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Combined Assessment of Pulmonary Ventilation and Perfusion with Single-Energy Computed Tomography and Image Processing: Proof-Of-Principle in a Canine Model

Y Fujita

Y Fujita1*, M Kent2 , E Wisner2 , L Johnson2 , J Stern2 , L Qi2 , J Boone2 , T Yamamoto2 , (1) Tokai University School of Medicine, Kanagawa, Japan, (2) University of California Davis, Davis, CA


WE-G-201-8 (Wednesday, August 2, 2017) 4:30 PM - 6:00 PM Room: 201

Purpose: To establish proof-of-principle for the combined assessment of pulmonary ventilation and perfusion with emerging modalities based on single-energy CT and image processing.

Methods: Breath-hold CT scans were acquired at end-expiration (before intravenous injection of iodinated contrast agents) and end-inspiration (before and after contrast injection) for 17 canines (8 normal lung subjects and 9 diseased lung subjects). Ventilation images were calculated with deformable image registration for spatial mapping of the end-expiratory and end-inspiratory CT images and analysis for regional volume change as a surrogate for ventilation. Perfusion images were calculated based on subtraction of the end-inspiratory precontrast CT from the deformably registered end-inspiratory postcontrast CT, yielding a map of regional Hounsfield unit enhancement as a surrogate for perfusion. We assessed regional correlations between ventilation and perfusion to compare ventilation-perfusion matching between the normal and diseased lung groups. We also assessed spatial heterogeneity and linear regression slopes for the relationship between the ventral-to-dorsal distance and ventilation or perfusion.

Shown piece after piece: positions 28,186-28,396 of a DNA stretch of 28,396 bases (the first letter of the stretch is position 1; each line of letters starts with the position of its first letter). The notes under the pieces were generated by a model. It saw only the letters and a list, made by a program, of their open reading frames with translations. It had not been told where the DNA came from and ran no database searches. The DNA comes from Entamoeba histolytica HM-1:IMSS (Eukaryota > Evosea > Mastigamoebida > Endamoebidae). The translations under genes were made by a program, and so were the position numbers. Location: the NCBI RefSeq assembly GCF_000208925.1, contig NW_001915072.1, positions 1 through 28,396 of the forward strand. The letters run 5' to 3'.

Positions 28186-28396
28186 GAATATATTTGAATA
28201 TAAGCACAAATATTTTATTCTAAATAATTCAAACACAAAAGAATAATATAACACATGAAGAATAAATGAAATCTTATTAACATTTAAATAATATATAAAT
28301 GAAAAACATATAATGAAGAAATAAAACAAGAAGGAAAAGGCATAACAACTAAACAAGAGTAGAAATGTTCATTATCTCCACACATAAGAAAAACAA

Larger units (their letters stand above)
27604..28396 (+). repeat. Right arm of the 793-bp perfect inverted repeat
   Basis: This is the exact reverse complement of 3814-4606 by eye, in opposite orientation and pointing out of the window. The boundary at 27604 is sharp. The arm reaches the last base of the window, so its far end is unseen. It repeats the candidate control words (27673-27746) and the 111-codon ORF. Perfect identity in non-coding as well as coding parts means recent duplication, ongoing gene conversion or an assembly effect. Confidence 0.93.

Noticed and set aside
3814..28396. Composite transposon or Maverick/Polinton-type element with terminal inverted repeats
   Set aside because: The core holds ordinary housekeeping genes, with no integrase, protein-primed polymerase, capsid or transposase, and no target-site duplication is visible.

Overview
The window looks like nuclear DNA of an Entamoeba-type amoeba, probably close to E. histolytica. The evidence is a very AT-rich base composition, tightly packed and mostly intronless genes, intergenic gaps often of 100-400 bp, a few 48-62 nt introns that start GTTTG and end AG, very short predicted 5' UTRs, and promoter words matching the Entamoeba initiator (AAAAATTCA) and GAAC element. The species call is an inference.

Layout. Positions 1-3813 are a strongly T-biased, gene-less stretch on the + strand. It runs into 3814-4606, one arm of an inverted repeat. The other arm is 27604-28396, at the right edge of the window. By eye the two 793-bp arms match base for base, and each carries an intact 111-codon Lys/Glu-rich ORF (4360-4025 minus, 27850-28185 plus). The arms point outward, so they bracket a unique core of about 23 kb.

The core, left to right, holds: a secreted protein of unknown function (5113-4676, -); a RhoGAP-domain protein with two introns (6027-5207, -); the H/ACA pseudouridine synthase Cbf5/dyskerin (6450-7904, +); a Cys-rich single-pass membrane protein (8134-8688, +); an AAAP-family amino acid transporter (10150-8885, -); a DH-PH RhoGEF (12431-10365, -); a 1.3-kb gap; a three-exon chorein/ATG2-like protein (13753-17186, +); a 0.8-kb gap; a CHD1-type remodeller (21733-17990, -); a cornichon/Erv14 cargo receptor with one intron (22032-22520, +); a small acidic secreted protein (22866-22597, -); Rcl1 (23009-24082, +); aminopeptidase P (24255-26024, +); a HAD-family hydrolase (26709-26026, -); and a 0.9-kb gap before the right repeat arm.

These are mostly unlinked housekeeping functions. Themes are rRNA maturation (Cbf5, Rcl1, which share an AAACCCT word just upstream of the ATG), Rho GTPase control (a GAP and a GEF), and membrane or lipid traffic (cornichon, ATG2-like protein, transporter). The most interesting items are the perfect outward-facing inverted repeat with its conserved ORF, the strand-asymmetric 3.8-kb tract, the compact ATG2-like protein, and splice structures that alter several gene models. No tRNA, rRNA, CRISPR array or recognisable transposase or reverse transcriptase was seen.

Results: Pearson’s and Spearman’s correlation coefficients between ventilation and perfusion were 0.63 (p<0.001) and 0.60 (p <0.001) for normal lung subjects, and 0.49 (p<0.001) and 0.37 (p<0.001) for diseased lung subjects, suggesting better ventilation-perfusion matching in normal lungs. Median coefficient of variation was lower for normal subjects (ventilation: 0.81, perfusion: 0.79) than for diseased subjects (ventilation: 1.02, perfusion: 0.98). Linear regression slopes of gravitationally directed gradient for normal subjects (ventilation: -0.26 with p<0.001, perfusion: -0.18 with p=0.004) were greater than for diseased subjects (ventilation: -0.20 with p=0.001, perfusion: -0.11 with p=0.04).

Conclusion: This canine study demonstrated better ventilation-perfusion matching, higher spatial homogeneity of ventilation and perfusion, and stronger gravitationally directed gradients of ventilation and perfusion for normal lung subjects than for diseased lung subjects, providing proof-of-principle for the combined assessment of pulmonary ventilation and perfusion with single-energy CT and image processing.

Funding Support, Disclosures, and Conflict of Interest: This study was supported by Philips Healthcare/Radiological Society of North America (RSNA) Research Seed Grant No. RSD1458.

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